This compound was obtained as white crystals; yield: 89%; m.p. 136.0-138.0 °C; [α]D +103.4º (c 0.11 DMSO); IR (υ/cm-1): 3509 (OH), 2920, 2849 (sp3 C-H), 1721 (ester C=O), 1703 (aldehyde C=O), 1596, 1529, 1489, 1466 (Ar. C=C). 1H-NMR (400 MHz, DMSO-d6) δ: 9.9 (1H, s, CHO), 7.5-7.2 (4H, m, H-8, H-9, H-10 and H-12), 5.3 (1H, s, OH), 5.2 (1H, d, J3 = 8.0 Hz, H-1), 5.2 (1H, sl, OH), 4.8 (1H, t, J3 = 8.8 Hz, H-2), 4.6 (1H, sl, OH), 3.7 (1H, m, H-6), 3.5-3.3 (4H, m, H-3, H-4, H-5 and H-6'), 2.2 (2H, t, J3 = 7.2 Hz, methylene), 1.5 (2H, q, J3 = 7.2 Hz, methylene), 1.2-1.1 (24H, m, methylene), 0.8 (3H, t, J3 = 6.8 Hz, methyl). 13C-NMR (100 MHz, DMSO-d6) δ: 192.5 (1C, CHO), 171.8 (1C, ester C=O), 157.2 (1C, C-7), 137.5 (1C, C-9), 130.4(1C, C-10), 123.4 (1C, C-11), 122.5 (1C, C-12), 116.3 (1C, C-8), 97.8 (1C, C-1), 77.2 (1C, C-5), 73.7 (1C, C-3), 73.2 (1C, C-2), 69.6 (1C, C-4), 60.3 (1C, C-6), 33.7-22.0 (14C, methylene), 13.9 (1C, methyl).

3-formylphenyl 2,3-di-O-palmitoyl-β-D-glucopyranoside (23)

This compound was obtained as white crystals; yield: 72%; m.p. 107.0-108.0 °C; [α]D +20.4º (c 0.58 DMSO); IR (υ/cm-1): 3397 (OH), 2955, 2849 (sp3 C-H), 1731 (ester C=O), 1687 (aldehyde C=O), 1593, 1491, 1472 (Ar. C=C). 1H-NMR (400 MHz, DMSO-d6) δ: 9.9 (1H, s, CHO), 7.6 (1H, d, J3 = 7.6 Hz, H-10), 7.5-7.4 (2H, m, H-9 and H-12) 7.3 (1H, d, J3 = 7.6 Hz, H-8), 5.5-5.2 (2H, m, H-1 and OH), 5.1 (1H, t, J3 = 9.1 Hz, H-3), 4.9 (1H, t, J3 = 9.1 Hz, H-2), 4.7 (1H, d, J3 = 5.6 Hz, OH), 3.7-3.3 (4H, m, H-4, H-5, H-6 and H-6'), 2.3-0.8 (56H, m, methylene), 0.8 (6H, t, J3 = 6.4 Hz, methyl). 13C-NMR (100 MHz, DMSO-d6) δ: 191.3 (1C, CHO), 172.6 (1C, ester C=O), 172.0 (1C, ester C=O), 152.4 (1C, C-7), 150,5 (1C, C-8), 132.4 (1C, C-10), 125.0 (1C, C-11), 117.0 (1C, C-12), 111.9 (1C, C-9), 100.2 (1C, C-1), 77.5 (1C, C-5), 75.0 (1C, C-3), 71.3 (1C, C-2), 68.2 (1C, C-4), 61.0 (1C, C-6), 34.4-22.6 (28C, methylene), 14.0 (2C, methyl).

In vitro antifungal susceptibility testing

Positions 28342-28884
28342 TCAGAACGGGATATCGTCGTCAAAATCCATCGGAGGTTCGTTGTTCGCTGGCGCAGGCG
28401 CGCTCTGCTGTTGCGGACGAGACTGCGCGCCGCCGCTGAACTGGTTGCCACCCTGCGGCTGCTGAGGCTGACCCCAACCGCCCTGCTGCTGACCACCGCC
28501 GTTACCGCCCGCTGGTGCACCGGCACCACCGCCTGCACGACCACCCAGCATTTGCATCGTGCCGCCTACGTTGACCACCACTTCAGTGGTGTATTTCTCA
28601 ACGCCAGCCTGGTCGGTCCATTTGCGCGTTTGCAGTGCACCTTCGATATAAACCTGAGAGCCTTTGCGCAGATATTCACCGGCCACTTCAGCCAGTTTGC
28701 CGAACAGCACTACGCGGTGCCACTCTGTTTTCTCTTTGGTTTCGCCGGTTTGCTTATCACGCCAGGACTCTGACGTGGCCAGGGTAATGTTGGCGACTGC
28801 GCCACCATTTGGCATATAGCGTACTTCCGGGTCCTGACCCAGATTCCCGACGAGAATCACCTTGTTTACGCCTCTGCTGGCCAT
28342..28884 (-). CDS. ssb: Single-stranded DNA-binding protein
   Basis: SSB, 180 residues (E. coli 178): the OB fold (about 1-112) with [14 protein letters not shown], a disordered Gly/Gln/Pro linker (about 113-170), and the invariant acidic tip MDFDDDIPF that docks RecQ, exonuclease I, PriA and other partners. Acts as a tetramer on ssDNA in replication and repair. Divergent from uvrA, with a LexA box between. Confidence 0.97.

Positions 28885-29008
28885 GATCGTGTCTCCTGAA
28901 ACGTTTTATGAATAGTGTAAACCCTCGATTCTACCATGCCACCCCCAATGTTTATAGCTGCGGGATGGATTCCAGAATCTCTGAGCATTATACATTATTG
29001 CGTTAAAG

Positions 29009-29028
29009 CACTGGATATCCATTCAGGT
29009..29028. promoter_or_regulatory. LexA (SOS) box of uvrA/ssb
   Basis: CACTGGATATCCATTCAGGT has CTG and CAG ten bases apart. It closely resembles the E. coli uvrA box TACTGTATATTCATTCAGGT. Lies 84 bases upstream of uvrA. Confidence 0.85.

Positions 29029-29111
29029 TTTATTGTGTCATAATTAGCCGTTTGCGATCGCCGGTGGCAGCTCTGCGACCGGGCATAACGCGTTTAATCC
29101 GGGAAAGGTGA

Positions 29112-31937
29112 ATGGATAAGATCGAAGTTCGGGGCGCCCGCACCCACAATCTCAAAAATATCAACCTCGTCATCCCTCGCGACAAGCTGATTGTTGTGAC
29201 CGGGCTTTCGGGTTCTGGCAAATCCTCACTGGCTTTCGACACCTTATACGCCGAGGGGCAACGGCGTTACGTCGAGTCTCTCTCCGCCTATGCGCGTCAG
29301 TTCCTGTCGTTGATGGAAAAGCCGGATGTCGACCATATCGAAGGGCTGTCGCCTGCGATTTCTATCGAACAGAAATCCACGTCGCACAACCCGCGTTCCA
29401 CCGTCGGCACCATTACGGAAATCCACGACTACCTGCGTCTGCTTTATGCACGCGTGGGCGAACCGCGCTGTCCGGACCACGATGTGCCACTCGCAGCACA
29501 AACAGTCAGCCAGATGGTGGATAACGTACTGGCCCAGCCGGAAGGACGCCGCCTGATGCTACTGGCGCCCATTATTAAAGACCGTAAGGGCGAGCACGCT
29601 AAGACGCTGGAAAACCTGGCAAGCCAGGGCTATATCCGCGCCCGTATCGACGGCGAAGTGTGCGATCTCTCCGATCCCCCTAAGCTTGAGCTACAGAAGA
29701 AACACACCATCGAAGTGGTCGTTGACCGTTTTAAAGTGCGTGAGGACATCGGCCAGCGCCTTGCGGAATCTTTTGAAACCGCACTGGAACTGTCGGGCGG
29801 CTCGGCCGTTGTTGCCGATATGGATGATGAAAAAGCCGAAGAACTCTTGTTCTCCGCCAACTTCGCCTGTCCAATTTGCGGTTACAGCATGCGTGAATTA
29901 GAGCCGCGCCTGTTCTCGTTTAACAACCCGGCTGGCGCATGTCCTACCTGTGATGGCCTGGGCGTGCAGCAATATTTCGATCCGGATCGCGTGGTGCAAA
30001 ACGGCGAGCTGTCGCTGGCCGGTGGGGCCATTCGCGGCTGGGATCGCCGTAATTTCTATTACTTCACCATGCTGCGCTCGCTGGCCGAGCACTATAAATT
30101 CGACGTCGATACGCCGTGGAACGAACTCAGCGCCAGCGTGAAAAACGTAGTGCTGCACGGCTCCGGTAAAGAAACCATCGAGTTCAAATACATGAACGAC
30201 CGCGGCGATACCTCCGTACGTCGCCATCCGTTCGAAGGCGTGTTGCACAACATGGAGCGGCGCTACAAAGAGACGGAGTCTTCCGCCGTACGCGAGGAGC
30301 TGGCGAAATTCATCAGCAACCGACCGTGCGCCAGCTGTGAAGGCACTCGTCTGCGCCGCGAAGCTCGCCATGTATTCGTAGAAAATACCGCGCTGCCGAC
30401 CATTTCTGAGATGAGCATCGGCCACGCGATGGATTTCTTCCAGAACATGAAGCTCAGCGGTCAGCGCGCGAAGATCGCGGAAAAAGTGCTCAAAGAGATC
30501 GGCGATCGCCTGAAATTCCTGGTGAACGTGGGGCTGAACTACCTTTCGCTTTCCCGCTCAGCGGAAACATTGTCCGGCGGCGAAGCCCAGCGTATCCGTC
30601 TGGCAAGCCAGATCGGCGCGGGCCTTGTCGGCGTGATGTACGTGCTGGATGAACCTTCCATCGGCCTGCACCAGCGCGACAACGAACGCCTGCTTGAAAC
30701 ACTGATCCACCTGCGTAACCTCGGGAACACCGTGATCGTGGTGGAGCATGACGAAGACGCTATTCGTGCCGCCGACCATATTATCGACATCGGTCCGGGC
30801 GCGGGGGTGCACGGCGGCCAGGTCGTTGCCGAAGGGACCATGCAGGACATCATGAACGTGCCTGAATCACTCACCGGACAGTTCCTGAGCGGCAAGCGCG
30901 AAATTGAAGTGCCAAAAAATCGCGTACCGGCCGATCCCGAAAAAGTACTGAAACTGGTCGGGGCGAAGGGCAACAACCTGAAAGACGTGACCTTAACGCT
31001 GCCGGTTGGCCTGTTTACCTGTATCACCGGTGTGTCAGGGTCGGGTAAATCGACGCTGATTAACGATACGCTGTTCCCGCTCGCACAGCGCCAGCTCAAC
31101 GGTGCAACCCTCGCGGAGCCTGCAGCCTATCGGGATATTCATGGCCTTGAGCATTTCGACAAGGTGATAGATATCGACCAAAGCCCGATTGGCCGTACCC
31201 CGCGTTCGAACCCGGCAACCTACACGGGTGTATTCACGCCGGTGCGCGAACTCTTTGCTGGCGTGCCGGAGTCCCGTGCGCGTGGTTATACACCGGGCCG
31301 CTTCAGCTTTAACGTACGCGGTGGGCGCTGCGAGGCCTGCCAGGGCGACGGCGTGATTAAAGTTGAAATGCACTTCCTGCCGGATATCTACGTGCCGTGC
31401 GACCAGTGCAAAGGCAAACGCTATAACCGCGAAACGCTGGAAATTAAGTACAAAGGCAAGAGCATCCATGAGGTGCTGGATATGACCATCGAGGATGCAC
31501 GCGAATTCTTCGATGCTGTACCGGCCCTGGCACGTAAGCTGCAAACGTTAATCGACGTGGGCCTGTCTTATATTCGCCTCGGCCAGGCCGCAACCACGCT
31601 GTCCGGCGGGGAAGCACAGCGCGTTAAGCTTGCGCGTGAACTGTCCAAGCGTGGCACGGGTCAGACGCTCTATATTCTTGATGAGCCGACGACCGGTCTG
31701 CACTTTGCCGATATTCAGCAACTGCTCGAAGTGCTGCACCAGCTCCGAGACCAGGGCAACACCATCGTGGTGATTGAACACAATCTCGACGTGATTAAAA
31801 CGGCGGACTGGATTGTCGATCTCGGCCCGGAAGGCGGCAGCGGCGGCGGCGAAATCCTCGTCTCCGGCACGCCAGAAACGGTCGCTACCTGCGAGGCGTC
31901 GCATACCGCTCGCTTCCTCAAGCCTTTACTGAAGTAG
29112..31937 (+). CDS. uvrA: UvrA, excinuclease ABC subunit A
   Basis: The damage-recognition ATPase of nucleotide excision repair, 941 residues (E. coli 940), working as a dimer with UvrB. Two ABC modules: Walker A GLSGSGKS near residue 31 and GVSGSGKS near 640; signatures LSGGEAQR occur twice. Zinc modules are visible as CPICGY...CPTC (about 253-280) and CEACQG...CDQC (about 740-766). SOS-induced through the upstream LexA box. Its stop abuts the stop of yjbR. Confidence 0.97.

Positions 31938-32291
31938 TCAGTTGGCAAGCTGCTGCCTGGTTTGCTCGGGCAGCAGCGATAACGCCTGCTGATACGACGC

The reference Candida albicans (ATCC 18804), C. krusei (ATCC 20298), C. parapsilosis (ATCC 22019) and C.tropicalis (ATCC 750) were obtained from the American Type Culture Collection. Susceptibility assays were performed according to the CLSI (Clinical and Laboratory for Standards Institute), broth microdilution reference method M27-A2.16Candida species were cultured on SDA (Difco Laboratories, Detroit, MI, USA) for 48 h at 35 °C. The inoculum concentration was determined by measuring the transmittance of fungal suspensions at 530 nm. The compounds 6-23 were primarily dissolved in dimethylsulfoxide (DMSO) and diluted in sodium bicarbonate-free RPMI 1640 medium (Sigma, St Louis, MO, USA) buffered with 165 mmol L-1 morpholine propanesulphonic acid (MOPS; Sigma), pH 7.0, and supplemented with 4 mmol L-1 L-glutamine. Fungal inoculum concentrations were adjusted to 1 x 103 to 5 x 103 cells mL-1. One hundred microlitres of each test solution was distributed in sterile flat-bottom 96-well microplates (Difco) followed by the addition of 100 µL of inoculum. All the compounds were tested at a concentration range of 0.25–250 µg mL-1. Serial twofold dilutions were prepared as described in CLSI document M27-A2. Microplates were incubated at 35 °C for 48 h. RPMI medium without the compounds and the solvents to be used as a control for the growth and sterility. Fluconazole (Pfizer, São Paulo, Brazil) was included as positive antifungal control. The endpoints were determined visually by comparing with the growth in the drug-free control well. The minimum inhibitory concentration (MIC) was defined as the lowest concentration that did not allow for the detection of any visual fungal growth.

ACKNOWLEDGEMENTS

The authors thank CNPq, CAPES and FAPEMIG for fellowships and financial support.

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Received: April 27, 2015; Accepted: August 20, 2015